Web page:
Deferred Procedure Call latency is a way in which Windows handles interrupt servicing. In order to wait for a processor to acknowledge the request, the system will queue all interrupt requests by priority. Critical interrupts will be handled as soon as possible, whereas lesser priority requests such as audio will be further down the line. If the audio device requires data, it will have to wait until the request is processed before the buffer is filled.

If the device drivers of higher priority components in a system are poorly implemented, this can cause delays in request scheduling and process time. This can lead to an empty audio buffer and characteristic audible pauses, pops and clicks. The DPC latency checker measures how much time is taken processing DPCs from driver invocation. The lower the value will result in better audio transfer at smaller buffer sizes. Results are measured in microseconds.

DPC Latency

DPC for X99 is quite impressive all around, with every motherboard scoring under 100 microseconds.

2014 Test Setup and Overclocking on X99 CPU Benchmarks


View All Comments

  • StephaneP - Friday, September 26, 2014 - link

    On the Intel Motherboards, there was an onboard speaker. It was useful for hearing problems with Ram, Gpu, overheat, Fan fail...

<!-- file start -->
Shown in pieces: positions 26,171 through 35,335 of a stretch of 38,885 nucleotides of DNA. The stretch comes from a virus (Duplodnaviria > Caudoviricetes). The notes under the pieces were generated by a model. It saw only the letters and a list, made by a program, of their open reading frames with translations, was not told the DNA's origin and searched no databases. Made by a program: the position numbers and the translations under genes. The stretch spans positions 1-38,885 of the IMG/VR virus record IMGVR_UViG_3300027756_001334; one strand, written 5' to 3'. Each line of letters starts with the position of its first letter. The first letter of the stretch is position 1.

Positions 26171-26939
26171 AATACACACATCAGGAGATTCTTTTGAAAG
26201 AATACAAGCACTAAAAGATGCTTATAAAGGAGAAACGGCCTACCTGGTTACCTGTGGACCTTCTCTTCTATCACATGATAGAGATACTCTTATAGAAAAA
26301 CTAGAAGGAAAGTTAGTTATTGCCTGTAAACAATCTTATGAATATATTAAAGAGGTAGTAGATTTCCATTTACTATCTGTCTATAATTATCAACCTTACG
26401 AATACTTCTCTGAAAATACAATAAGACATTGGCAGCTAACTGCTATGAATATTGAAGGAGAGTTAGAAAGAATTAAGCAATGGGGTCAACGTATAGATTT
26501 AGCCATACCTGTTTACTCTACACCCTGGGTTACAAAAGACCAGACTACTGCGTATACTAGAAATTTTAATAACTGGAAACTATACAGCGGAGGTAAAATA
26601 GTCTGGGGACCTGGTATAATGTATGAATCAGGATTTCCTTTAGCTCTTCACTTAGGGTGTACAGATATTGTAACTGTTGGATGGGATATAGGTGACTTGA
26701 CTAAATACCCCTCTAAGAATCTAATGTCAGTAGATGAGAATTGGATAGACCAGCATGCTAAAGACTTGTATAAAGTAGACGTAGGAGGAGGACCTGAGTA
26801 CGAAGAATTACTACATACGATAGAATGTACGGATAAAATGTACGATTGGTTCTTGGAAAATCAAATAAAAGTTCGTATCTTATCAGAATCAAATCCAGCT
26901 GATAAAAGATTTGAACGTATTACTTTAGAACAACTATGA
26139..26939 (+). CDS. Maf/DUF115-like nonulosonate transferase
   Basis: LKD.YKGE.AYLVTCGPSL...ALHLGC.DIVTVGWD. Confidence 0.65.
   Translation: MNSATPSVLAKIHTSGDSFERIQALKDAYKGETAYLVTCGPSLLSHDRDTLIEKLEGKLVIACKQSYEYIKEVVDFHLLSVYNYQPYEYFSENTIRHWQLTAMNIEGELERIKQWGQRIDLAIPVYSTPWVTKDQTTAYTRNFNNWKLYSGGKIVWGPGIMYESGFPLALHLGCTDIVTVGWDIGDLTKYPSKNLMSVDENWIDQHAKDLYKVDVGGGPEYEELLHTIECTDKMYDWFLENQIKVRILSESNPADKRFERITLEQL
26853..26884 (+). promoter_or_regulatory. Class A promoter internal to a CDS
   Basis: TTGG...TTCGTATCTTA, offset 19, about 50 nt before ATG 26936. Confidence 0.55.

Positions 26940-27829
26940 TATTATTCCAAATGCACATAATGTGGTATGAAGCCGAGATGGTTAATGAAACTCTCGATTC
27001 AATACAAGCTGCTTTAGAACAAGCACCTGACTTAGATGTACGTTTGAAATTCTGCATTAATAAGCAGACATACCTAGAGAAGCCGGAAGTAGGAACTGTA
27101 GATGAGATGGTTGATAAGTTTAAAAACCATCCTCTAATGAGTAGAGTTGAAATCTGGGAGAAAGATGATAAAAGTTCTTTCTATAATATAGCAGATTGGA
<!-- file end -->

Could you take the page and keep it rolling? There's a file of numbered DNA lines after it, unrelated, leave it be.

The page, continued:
I don't see any speaker on these motherboards...
  • R3MF - Friday, September 26, 2014 - link

    Re: the MSI X99S SLI Plus -

    "This means that with a 40 PCIe lane CPU, a user has to choose between tri-GPU (x16/x16/x8) + M.2 x2 from the chipset, or 2x GPU (x16/x16) + M.2 x4. 5820K users will get M.2 x4 in any configuration (x16/x8, x8/x8/x8)."

    Do I understand this to mean that the same M.2 slot will switch between PCIe 2.0 PCH lanes and PCIe 3.0 CPU lanes depending on whether the last PCIe slot is used, and that 5820K users will always get PCIe 3.0 M.2 because the last PCIEe slot is not available for use at all?

    Further from this; using a 5820k can i only use two PCIe slots if I want to maintain the first slot with 16x for the GPU, or are some of the slots run from the PCH and thus not affected by this.

    I quite like the idea of a single GPU system (with 3.0 16x), a PCIe USB TypeC expansion card (with 3.0 4x), and possibly a third PCIe slot for a sound card. Is that possible with this board?